"... begin with the free and unfettered pouring of story from your imagination. ... just let the story flow, without any thought for practical issues. Later on, if there are problems with your story, or imposed practical issues to deal with, use your knowledge of structure to root out those problems or satisfy those practical demands. The value of structural understanding is in story optimisation and problem resolution, not as a creative starting point. Ideally, your ideas will pour out and there will be no problems with the story you have written; in which case who cares what the structure is? Creativity first, always and forever. Structure secondarily, and only as a tool for analysis and repair" (THE STORY BOOK by David Baboulene, p.64) [color and emphasis added]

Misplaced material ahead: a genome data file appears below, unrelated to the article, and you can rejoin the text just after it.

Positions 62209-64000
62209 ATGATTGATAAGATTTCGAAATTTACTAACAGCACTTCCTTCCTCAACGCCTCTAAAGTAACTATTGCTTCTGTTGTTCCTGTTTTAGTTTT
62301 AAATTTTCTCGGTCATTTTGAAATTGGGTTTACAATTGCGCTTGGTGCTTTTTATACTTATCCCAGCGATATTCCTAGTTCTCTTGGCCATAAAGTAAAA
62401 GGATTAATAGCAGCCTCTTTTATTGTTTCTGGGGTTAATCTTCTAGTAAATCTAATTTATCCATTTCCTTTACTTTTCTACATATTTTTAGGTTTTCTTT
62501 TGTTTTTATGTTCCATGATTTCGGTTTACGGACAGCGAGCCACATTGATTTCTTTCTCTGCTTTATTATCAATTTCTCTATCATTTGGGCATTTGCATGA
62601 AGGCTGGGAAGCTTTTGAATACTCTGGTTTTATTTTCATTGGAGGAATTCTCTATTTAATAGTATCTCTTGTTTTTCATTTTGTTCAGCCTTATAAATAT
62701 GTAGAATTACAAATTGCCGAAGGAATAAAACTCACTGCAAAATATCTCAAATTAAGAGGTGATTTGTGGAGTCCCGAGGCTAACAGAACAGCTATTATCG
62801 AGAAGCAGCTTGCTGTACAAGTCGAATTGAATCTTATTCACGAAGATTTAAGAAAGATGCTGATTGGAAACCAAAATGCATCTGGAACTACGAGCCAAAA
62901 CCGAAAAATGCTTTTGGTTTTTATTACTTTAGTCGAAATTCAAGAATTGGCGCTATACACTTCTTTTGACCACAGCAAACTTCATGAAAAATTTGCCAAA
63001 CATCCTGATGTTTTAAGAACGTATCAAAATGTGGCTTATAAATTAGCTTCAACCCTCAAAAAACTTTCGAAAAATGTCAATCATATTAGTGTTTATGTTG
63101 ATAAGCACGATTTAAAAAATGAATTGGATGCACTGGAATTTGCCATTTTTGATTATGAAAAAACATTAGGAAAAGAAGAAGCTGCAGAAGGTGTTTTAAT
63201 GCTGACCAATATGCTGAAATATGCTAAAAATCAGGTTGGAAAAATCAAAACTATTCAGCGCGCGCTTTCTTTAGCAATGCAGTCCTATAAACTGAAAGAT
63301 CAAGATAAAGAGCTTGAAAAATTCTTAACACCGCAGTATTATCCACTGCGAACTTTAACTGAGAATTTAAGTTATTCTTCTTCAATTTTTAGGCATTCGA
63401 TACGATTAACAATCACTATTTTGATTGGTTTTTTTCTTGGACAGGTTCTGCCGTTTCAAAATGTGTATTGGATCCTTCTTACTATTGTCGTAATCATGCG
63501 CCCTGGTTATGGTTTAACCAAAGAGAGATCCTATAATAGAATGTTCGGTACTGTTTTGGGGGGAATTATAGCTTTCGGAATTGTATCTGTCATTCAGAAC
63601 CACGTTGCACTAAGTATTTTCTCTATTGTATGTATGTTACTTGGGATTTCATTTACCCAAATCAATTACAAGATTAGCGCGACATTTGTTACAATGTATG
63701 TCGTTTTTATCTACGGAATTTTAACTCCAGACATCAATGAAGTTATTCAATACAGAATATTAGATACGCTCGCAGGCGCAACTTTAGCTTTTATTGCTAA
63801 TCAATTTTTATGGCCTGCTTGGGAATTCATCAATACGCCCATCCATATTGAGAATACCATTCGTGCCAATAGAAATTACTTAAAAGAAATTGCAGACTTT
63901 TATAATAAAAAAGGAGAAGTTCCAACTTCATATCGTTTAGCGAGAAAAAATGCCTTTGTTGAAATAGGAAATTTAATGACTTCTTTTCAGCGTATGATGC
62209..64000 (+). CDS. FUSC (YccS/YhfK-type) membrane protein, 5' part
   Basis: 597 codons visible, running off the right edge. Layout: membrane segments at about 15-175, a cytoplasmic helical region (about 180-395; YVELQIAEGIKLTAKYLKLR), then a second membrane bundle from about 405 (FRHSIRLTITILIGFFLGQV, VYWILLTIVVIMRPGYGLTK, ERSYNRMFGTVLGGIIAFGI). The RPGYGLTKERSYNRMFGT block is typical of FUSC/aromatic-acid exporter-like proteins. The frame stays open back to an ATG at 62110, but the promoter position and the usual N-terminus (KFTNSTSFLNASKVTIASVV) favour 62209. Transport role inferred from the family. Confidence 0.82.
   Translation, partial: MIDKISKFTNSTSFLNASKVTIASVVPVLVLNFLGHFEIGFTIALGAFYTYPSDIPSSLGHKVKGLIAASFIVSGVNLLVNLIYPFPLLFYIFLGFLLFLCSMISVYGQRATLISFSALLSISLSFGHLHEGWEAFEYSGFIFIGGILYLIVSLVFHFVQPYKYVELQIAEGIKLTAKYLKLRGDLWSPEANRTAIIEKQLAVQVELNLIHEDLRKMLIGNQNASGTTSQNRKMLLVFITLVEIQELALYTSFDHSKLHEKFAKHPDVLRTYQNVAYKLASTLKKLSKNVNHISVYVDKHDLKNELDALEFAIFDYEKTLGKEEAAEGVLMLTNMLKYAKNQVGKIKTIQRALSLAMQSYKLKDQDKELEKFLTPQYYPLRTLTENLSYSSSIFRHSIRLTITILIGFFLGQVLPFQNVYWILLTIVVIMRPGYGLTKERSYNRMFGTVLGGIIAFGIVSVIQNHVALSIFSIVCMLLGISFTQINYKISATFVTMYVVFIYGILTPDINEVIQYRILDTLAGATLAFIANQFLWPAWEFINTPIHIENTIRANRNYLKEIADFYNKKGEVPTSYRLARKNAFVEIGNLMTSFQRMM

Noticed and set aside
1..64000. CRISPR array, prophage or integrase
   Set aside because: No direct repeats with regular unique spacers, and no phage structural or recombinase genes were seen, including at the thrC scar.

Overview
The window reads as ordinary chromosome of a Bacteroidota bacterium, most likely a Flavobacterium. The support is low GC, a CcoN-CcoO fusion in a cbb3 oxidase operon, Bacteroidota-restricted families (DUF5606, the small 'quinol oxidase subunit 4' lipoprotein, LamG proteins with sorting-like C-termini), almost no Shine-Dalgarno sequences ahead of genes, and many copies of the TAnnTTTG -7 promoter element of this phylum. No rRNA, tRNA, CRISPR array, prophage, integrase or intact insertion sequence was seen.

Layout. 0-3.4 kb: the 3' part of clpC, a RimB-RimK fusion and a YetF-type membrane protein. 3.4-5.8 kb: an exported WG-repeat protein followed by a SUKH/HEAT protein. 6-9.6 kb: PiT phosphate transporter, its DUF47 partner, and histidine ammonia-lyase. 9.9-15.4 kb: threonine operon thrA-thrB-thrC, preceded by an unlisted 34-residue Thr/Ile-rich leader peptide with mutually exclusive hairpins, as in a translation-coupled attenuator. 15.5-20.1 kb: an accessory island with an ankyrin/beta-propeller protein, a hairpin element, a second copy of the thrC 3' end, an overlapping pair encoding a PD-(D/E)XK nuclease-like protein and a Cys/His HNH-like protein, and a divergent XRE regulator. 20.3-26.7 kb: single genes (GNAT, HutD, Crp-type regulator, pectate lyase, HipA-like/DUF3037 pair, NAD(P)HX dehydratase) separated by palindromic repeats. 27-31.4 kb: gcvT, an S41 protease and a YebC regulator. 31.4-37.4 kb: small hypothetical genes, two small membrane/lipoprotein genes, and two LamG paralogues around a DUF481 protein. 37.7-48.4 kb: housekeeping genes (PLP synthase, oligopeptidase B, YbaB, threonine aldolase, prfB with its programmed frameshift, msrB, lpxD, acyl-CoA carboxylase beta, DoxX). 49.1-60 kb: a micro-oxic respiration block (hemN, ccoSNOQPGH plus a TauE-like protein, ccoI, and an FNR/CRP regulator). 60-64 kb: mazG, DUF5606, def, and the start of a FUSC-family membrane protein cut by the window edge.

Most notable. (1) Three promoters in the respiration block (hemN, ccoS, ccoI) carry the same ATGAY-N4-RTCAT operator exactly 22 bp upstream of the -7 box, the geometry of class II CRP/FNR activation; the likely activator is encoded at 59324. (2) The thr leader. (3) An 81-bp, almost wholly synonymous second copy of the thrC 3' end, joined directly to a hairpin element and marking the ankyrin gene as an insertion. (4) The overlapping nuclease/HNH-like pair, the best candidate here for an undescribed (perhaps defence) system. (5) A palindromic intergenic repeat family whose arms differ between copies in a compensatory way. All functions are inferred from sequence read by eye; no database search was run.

While I absolutely love this quote, I would say this applies to writers who've written at least one manuscript. I would advise anyone who has NEVER written a story (of any length) to read at least one book or take one class on the craft of writing. And better yet, make that class or book specific to the genre or style you're interested in pursuing.
What do you think?
Were you aware of structure and/or rules of the genre before you started writing?